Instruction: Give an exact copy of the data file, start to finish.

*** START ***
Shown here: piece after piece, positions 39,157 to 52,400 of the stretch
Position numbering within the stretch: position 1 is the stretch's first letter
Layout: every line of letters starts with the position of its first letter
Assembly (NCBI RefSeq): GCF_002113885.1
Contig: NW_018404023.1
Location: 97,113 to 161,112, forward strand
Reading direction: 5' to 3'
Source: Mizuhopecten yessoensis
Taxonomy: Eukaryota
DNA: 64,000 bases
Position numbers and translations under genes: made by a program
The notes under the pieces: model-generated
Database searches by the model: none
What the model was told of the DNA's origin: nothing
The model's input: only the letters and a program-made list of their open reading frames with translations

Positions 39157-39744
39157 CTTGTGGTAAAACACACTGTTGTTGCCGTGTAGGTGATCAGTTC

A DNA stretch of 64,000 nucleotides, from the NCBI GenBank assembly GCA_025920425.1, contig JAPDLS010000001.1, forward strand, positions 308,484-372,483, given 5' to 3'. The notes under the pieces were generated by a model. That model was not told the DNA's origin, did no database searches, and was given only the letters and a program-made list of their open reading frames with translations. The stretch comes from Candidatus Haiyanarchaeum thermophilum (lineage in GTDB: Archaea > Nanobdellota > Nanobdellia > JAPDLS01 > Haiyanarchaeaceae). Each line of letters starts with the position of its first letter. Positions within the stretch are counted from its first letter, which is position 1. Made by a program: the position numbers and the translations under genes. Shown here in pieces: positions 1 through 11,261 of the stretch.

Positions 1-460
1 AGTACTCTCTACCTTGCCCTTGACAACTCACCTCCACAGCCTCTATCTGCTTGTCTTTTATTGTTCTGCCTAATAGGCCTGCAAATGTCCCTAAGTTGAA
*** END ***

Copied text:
Shown here: piece after piece, positions 39,157 to 52,400 of the stretch
Position numbering within the stretch: position 1 is the stretch's first letter
Layout: every line of letters starts with the position of its first letter
Assembly (NCBI RefSeq): GCF_002113885.1
Contig: NW_018404023.1
Location: 97,113 to 161,112, forward strand
Reading direction: 5' to 3'
Source: Mizuhopecten yessoensis
Taxonomy: Eukaryota
DNA: 64,000 bases
Position numbers and translations under genes: made by a program
The notes under the pieces: model-generated
Database searches by the model: none
What the model was told of the DNA's origin: nothing
The model's input: only the letters and a program-made list of their open reading frames with translations

Positions 39157-39744
39157 CTTGTGGTAAAACACACTGTTGTTGCCGTGTAGGTGATCAGTTC

A DNA stretch of 64,000 nucleotides, from the NCBI GenBank assembly GCA_025920425.1, contig JAPDLS010000001.1, forward strand, positions 308,484-372,483, given 5' to 3'. The notes under the pieces were generated by a model. That model was not told the DNA's origin, did no database searches, and was given only the letters and a program-made list of their open reading frames with translations. The stretch comes from Candidatus Haiyanarchaeum thermophilum (lineage in GTDB: Archaea > Nanobdellota > Nanobdellia > JAPDLS01 > Haiyanarchaeaceae). Each line of letters starts with the position of its first letter. Positions within the stretch are counted from its first letter, which is position 1. Made by a program: the position numbers and the translations under genes. Shown here in pieces: positions 1 through 11,261 of the stretch.

Positions 1-460
1 AGTACTCTCTACCTTGCCCTTGACAACTCACCTCCACAGCCTCTATCTGCTTGTCTTTTATTGTTCTGCCTAATAGGCCTGCAAATGTCCCTAAGTTGAA